Imagine kicking back at a lakeside cabin with a drink in your hand. The last thing on your mind is, “I wonder what the owner’s insurance policy is like.” Well, unless you’re an insurance agent.
Because of the COVID-19 pandemic, there was a massive drop in demand for hotels or similar temporary lodgings. But now that travel restrictions have been lifting across the country, the need for leasing or renting setups for mini-stays is increasing exponentially.
At Craig & Leicht, we received a quote request for a package policy for a company with twelve cabins that sit on a lake in East Texas. You can lease these cabins for two to thirty days, and they operate very similarly to a hotel.
If you’re feeling tempted to book a cabin for yourself, don’t worry, we were too. But before we could consider a vacation, we had to get them a quote.
Because the cabin rentals operate like hotels, they needed coverage for property buildings and general liability for operations. We were able to offer a quote for complete coverage for their operation and give them a unique policy.
Covering The Bases
No industry is safe from litigation, and unfortunately, litigation in the hospital industry can shut down a rental unit with bankruptcy or extreme financial concerns. Getting additional coverage can protect your client from a lawsuit.
When a business is offering lodging to customers, they run the risk of various complications if someone gets injured while on the property. These owners need to be prepared for every little thing to protect their assets in case something goes wrong on their property.
The size and scope of a lodging will determine the kind of coverage the property needs. For instance, a bed and breakfast will need a different policy than a set of cabins in the woods will.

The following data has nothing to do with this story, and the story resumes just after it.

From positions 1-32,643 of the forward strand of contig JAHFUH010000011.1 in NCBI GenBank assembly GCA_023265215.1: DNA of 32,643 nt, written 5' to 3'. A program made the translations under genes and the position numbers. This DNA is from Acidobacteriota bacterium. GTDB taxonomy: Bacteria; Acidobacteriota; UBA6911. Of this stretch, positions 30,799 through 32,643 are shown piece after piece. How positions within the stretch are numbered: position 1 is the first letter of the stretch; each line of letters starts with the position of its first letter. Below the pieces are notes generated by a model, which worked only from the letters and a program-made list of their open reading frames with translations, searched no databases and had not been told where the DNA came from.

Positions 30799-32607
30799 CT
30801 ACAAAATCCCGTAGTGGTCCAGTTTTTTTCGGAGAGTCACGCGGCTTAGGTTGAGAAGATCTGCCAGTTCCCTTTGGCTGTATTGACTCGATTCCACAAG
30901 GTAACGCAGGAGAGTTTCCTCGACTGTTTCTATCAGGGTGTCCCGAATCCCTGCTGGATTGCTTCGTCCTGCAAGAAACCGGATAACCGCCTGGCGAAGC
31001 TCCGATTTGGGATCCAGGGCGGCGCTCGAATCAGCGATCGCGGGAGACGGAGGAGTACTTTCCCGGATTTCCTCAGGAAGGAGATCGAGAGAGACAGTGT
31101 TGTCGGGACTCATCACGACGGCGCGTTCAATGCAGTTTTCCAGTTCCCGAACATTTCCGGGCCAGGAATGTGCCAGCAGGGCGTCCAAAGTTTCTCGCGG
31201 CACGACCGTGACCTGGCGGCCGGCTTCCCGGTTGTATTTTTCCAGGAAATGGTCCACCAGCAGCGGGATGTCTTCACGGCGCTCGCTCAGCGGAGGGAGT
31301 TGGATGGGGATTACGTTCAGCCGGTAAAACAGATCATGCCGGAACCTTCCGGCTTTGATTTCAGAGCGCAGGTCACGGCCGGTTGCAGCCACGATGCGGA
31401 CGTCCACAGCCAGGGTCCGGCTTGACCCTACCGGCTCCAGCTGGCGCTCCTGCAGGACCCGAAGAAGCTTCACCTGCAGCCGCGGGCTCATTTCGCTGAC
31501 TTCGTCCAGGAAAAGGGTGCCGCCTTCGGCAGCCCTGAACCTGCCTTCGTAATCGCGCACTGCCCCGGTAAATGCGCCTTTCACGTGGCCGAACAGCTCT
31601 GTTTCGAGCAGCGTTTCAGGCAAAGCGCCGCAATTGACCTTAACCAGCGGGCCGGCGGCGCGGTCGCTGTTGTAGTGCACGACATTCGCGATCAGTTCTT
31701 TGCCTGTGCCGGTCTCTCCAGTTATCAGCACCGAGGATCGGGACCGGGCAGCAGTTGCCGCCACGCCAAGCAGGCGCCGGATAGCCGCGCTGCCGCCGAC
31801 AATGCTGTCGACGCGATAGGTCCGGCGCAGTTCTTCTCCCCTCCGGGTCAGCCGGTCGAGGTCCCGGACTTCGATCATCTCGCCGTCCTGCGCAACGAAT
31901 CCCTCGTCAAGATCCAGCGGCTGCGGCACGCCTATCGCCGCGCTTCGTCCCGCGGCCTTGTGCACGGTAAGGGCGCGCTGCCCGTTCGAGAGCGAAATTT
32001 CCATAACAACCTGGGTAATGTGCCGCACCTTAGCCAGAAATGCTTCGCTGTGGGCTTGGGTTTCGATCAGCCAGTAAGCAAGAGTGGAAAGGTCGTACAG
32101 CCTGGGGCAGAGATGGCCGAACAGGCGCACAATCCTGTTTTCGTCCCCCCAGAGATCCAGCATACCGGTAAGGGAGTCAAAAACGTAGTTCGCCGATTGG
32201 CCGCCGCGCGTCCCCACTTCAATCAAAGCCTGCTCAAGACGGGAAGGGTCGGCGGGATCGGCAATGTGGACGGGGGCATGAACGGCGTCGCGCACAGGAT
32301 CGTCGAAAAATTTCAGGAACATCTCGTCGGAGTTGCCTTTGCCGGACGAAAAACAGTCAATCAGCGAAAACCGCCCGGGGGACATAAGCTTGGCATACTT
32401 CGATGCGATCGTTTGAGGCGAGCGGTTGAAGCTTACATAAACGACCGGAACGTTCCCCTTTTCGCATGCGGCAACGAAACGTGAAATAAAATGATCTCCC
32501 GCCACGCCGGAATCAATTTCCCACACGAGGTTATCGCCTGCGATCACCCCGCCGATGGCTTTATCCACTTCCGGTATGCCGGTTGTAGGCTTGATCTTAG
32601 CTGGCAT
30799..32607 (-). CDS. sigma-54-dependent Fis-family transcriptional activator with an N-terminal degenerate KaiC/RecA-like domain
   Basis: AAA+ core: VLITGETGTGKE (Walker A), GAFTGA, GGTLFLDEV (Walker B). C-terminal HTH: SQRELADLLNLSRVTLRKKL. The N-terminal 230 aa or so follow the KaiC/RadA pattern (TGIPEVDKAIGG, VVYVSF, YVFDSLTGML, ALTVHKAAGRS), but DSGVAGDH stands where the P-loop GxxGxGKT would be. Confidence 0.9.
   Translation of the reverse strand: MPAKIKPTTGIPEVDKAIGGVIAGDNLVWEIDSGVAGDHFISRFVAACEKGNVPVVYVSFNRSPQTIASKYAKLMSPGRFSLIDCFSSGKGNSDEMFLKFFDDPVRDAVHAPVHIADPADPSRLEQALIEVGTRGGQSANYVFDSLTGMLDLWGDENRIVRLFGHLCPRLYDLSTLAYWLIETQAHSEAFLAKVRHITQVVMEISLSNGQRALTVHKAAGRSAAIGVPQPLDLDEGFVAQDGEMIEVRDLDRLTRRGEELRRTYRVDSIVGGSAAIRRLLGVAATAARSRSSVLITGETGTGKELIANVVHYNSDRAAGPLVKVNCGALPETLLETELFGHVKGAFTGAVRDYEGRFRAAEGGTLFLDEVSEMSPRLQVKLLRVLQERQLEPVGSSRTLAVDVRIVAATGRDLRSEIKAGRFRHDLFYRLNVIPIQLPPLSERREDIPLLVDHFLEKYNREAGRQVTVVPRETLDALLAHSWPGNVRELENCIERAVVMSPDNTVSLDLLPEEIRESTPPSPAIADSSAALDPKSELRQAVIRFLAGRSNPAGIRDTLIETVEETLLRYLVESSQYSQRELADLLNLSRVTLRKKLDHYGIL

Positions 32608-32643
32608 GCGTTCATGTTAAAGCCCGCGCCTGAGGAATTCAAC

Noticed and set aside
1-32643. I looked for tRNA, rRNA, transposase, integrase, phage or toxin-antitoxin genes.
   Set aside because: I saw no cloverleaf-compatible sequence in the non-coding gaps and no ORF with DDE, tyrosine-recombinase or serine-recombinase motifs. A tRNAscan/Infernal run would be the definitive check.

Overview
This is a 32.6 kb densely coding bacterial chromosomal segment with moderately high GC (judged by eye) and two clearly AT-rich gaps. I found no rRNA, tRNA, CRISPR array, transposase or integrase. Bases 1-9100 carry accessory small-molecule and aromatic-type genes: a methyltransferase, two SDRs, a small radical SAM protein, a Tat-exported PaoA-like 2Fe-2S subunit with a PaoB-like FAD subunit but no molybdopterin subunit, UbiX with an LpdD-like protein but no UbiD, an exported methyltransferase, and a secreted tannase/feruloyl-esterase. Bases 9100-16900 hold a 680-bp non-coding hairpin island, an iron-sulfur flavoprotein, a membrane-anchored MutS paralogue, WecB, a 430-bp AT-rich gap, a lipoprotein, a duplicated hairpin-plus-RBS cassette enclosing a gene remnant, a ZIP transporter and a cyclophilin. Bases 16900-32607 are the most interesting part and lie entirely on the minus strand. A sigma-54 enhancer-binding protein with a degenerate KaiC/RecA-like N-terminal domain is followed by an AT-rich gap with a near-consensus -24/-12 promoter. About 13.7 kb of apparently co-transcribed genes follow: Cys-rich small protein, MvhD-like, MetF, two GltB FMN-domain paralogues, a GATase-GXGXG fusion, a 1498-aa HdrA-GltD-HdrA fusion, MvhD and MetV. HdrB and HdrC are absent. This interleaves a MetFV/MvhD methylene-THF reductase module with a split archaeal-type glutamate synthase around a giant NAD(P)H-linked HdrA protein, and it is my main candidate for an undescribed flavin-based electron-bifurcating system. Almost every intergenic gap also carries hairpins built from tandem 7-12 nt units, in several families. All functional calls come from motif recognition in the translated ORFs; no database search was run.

For non-hotels, insurance policies need to be tailored to the amenities offered by the property. Using general coverage for a not-so-general client can leave them vulnerable to litigation. A tree is more likely to fall on a renter’s car at the cabin in the woods than at a chic bed and breakfast in a city. Not that it can’t happen at either location, but your policy has to consider the likelihood that it’ll happen at the property location.
Potential coverage add-ons may include:
· Bailee’s Customers
· Commercial Articles Floater
· Contractor’s Equipment
· Fine Arts
· Special Floater
· Computer Fraud
· Cyber Liability
· Employment-Related Practices
· Garage Keepers
· Stop Gap Liability
Your client won’t need all of these add-ons, but it’s best to prepare for the worst. At the same time, you don’t want to add on a bunch of clauses that don’t make any sense with the property. For example, earthquake insurance is an excellent idea for California properties but probably isn’t necessary for Arkansas properties.
When you have a unique client, you have to run a risk assessment to determine precisely what their needs and risks are. General coverage doesn’t always cut it, and you don’t want your clients going out of business over something that a surplus line policy could have covered.
As you review the coverage a property needs, look at the amenities they offer, the location, common risks associated with rented spaces, state requirements, and contracts with investors or lenders. It’s better to be safe than sorry. Get your client the best coverage possible so you can enjoy your drink by the lake, knowing that the owners are insured for anything and everything.
Unique Coverage for Unique Clients
At Craig & Leicht, we cover the weird and delight in finding solutions for unique situations.
If you have a client in need of a surplus line policy, we’re here to help. Tell us what you need, and we’ll generate a quote as quickly and accurately as possible so you can write coverage that effectively serves your client. We promise there’s no client or coverage that’s too strange.
If you have any questions don’t hesitate to call, our number is (713) 955-2130; let’s make you your client’s hero!